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Motovational Tips For Procrastinators

Motovational Tips For Procrastinators

Procrastination is a problem for millions of people. Whether you are putting off doing some work that you do not enjoy or staring at that pile of laundry that just continues to grow, there are ways for you to break out of procrastination mode and into action. Here are some motivational tips for procrastinators that will set you on the path to productivity.

Make a List

It’s a simple idea, but making a list will help you increase your productivity. Famed speaker and personal development pioneer Zig Ziglar once said, “Goals enable you to do more for yourself and others, too.” When you think about it, that’s all a list is: the goals you want to accomplish in a given period of time. If you feel like you always make lists but never complete them, then try making a list of the simplest things you do every day. Have you taken your morning shower? Cross it off the list. Did you brush your teeth? Good. Check that one off, too. Seeing that you have completed even the smallest, most routine activities will give you a feeling of accomplishment and set you up for further success with more difficult tasks.

Don’t Allow Yourself to Put Off Daily Lists

Once you have mastered the art of making lists, the next challenge is regularly completing them. We all know that unexpected demands on our time tend to pop up at the worst possible moments. Staying current with your daily to-do list will help you be better prepared to handled such situations. If you suddenly find out at the last minute that your boss has requested a meeting with you that is expected to consume the entire last hour of the work day, you will be much less stressed if all of your daily reports have already been completed and filed. Walking into an end-of-day meeting with the manager is much easier to do when you know you don’t have to rush back to your desk and finish the rest of your work before you leave.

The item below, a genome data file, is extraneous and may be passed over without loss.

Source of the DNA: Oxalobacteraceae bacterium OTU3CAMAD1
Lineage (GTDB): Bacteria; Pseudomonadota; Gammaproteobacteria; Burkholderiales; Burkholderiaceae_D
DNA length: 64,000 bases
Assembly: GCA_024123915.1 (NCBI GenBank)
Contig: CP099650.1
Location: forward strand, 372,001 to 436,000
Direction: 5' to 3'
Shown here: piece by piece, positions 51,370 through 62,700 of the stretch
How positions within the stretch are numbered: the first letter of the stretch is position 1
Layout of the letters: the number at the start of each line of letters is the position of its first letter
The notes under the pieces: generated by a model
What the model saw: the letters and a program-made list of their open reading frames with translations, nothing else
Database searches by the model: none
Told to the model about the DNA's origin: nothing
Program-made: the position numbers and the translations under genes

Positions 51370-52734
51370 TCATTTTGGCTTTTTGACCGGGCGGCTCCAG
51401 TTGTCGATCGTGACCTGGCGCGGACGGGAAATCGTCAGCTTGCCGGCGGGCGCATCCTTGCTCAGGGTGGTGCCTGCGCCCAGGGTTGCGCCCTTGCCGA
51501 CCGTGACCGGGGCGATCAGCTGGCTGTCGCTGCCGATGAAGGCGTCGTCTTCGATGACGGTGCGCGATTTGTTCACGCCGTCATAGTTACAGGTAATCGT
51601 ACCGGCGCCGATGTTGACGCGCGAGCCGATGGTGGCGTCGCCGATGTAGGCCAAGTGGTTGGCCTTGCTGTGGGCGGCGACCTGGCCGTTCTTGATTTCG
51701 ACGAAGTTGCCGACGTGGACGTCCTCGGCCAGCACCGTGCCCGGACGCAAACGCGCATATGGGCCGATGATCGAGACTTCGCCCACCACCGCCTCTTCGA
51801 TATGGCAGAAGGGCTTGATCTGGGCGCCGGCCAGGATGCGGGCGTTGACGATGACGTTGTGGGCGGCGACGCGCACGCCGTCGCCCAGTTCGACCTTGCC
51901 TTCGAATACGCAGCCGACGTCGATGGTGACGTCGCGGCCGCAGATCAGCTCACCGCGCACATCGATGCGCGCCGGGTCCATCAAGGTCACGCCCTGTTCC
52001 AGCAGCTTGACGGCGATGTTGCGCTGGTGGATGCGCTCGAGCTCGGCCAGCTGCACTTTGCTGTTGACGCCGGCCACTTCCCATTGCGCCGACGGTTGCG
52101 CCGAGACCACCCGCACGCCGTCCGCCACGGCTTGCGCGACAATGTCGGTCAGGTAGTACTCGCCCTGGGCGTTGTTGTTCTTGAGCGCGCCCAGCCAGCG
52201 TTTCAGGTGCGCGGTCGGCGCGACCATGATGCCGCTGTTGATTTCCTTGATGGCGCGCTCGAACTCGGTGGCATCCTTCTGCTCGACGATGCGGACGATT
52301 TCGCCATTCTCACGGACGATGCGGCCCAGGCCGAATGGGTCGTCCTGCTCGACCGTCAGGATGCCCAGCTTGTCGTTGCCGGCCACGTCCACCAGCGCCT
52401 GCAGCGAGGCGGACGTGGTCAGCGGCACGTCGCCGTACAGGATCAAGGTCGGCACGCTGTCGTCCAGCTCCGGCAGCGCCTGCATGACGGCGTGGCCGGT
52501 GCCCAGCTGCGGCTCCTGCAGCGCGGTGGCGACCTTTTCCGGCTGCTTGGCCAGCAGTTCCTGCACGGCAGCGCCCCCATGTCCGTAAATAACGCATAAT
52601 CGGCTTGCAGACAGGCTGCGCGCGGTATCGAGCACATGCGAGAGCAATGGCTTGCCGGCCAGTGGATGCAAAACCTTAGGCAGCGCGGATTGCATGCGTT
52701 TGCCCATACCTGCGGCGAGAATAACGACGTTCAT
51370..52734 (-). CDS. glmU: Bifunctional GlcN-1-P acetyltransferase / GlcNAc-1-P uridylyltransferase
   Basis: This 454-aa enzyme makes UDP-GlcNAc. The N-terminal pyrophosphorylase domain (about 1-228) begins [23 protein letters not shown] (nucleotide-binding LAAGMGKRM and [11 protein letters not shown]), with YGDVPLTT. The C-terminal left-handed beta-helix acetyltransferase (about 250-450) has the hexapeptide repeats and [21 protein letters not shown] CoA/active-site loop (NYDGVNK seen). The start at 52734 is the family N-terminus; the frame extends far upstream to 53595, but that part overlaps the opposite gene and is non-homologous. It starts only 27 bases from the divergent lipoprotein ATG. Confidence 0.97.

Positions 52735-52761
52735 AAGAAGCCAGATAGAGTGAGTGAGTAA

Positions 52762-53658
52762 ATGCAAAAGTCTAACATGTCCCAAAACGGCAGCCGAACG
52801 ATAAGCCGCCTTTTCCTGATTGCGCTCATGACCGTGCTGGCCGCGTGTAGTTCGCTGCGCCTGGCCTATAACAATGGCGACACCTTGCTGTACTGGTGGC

Devise a Realistic Plan

One reason that some procrastinators are not productive is that they tend to overwhelm themselves with ambitious plans that immediately set them up for failure.[1] Establishing a course of action is important when you are trying to get more done, but it is critical that you be honest with yourself about what you will be able to accomplish. You can definitely paint the family room, wash the car, do all the laundry, and make your daughter’s Halloween costume. You just can’t do all of that in one day. It is understandable that you might feel guilty for having let so many chores remain undone, but you will get more completed in the long run by giving yourself permission to take things one step at a time.

Make the Clock Your Friend

People tend to think that productivity only occurs when someone spends long hours on competing a chore, but small spurts of accomplishment can lead to great success. If you are struggling with procrastination, try setting a timer for a small amount of time such as 15 minutes. Spend that 15 minutes focusing on completing one task or even a few very small ones. Doing this will almost make being productive fun. It’s like a game for yourself. After you have completed one of these 15-minute sprints, you very likely will want to challenge yourself to see if you can do more the next time. You may even try reducing the amount of time to really see what you can do. Not only does this help you be more productive overall, it can give you that same sense of accomplishment you felt when showered and brushed your teeth earlier.